• The behavior engine 210 is configured for creating interactive character performances for a capable robot actor. A robot actor should be capable of not only executing stylized motions but also queueing, combining, and generating motions on-the-fly in ways that support the illusion of life. This results in complex combinations of fluid motions that can react to the unpredictability of environmental interactions. To accomplish this, the inventors developed a library of behaviors (e.g., scripts of movements, gestures, and the like), methods for smoothly combining and sequencing them, and perception and AI modules for providing rich interactions. This provides robot operators the ability to quickly craft new entertainment or other performances that include the robot actor that observers find representative of characters they know or are getting to know and enjoy.
  • With regard to types of behavior and in order to react accordingly in a show or interactive context, an robot actor is preferably equipped with a large library of potential behaviors (or gestures) and movements/motions to create a compelling performance, and these may be stored and retrieved from memory by the behavior engine 210 as shown with authored animation content 220. Direct animation playback provides the simplest type of behavior that can be provided by a robot actor, and this entails extracting motion tasks from pre-authored animations 220, blending animations where necessary, and sending the resulting tasks to a controller 260 for execution as shown with motion commands 250.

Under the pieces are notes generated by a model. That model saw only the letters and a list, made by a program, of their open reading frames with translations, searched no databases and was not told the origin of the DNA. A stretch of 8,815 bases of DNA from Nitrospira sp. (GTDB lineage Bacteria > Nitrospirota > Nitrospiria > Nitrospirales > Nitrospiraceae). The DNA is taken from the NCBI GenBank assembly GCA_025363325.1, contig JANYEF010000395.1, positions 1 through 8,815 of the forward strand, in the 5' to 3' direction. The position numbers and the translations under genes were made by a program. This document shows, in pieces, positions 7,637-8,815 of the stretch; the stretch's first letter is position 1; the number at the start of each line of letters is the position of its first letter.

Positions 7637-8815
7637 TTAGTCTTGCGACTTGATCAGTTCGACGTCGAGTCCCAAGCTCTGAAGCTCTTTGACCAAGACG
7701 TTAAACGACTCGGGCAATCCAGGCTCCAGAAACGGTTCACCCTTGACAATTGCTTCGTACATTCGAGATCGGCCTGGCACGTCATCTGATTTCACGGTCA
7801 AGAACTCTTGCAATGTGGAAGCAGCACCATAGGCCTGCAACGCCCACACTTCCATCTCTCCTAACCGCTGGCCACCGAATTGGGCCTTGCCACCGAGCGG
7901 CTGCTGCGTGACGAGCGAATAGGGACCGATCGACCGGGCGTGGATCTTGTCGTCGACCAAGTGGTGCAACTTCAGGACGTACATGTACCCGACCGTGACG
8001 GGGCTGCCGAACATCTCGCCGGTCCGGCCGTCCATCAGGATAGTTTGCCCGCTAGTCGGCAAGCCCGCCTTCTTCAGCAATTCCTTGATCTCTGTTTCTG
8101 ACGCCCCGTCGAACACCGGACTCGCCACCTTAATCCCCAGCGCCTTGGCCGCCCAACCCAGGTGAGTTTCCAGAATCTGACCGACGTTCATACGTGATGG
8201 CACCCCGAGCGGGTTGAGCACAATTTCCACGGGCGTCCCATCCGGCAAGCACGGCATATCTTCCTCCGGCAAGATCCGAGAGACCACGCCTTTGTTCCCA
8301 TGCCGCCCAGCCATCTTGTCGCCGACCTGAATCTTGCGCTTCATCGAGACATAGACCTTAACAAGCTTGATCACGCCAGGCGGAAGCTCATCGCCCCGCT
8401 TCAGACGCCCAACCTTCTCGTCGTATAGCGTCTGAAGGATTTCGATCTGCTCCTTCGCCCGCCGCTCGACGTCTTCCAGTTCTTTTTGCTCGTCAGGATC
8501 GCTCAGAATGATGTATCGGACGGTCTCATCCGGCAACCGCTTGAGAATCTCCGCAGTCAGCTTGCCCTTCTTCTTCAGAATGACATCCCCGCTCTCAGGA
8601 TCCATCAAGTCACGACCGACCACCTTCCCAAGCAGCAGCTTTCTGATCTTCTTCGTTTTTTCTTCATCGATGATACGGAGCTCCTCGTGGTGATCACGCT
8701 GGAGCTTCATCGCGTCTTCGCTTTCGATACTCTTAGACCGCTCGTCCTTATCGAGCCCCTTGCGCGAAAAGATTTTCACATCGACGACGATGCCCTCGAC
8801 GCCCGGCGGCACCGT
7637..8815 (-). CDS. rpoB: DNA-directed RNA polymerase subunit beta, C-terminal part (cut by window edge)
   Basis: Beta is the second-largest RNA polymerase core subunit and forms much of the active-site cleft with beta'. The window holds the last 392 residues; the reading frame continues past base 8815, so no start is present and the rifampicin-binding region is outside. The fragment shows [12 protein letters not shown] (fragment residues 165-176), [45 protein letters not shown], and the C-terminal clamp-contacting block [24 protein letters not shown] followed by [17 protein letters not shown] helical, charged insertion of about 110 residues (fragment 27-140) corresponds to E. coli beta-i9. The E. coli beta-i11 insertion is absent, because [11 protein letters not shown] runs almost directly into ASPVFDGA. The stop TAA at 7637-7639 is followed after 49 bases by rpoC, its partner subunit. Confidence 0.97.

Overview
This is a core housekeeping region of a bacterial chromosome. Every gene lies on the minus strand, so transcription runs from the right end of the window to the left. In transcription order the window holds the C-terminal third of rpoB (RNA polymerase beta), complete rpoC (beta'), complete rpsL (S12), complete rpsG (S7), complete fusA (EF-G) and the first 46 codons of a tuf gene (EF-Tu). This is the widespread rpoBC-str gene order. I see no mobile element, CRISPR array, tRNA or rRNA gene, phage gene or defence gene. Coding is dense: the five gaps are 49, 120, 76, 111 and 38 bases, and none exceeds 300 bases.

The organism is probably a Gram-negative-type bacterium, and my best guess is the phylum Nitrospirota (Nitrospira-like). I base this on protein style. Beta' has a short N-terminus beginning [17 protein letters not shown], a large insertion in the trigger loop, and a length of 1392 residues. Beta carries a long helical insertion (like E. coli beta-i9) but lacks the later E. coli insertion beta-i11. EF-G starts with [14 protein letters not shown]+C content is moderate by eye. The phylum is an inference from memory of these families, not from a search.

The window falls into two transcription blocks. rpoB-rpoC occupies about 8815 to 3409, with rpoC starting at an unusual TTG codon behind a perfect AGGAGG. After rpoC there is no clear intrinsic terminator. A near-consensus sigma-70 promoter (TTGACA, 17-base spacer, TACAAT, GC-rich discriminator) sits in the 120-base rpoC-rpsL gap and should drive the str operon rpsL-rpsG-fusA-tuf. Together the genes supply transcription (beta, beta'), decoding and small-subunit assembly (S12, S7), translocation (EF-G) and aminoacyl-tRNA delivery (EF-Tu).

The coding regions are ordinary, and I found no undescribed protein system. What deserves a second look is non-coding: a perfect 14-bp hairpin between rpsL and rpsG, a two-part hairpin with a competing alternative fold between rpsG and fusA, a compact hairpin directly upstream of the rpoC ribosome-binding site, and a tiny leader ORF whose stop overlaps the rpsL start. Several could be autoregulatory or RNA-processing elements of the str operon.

• One proposed approach relies on task-space trajectories for animation playback, which is a major differing point from traditional control of animatronics/robotics. Instead of directly specifying joint position trajectories to be tracked by a low-level controller, the desired animation trajectories are expressed as a set of motion tasks representing high-level objectives for the controller. The extracted task-space trajectories can define poses and twists for rigid bodies like the pelvis or feet, footstep timings and locations, and/or centroidal momentum objectives that can be weighted or prioritized by the controller. Whereas traditional figure control systems prioritize tracking animated joint positions as accurately as possible, a task-space approach affords the controller additional freedom to use model-based optimization and control techniques to interact with the environment through contact while stabilizing the centroidal dynamics to maintain balance. Note, it is still possible to prioritize tracking of joint position trajectories as a specific motion task within the proposed framework 200, e.g., in scenarios where precise motions are required and interaction with the environment is limited (e.g., upper body motions).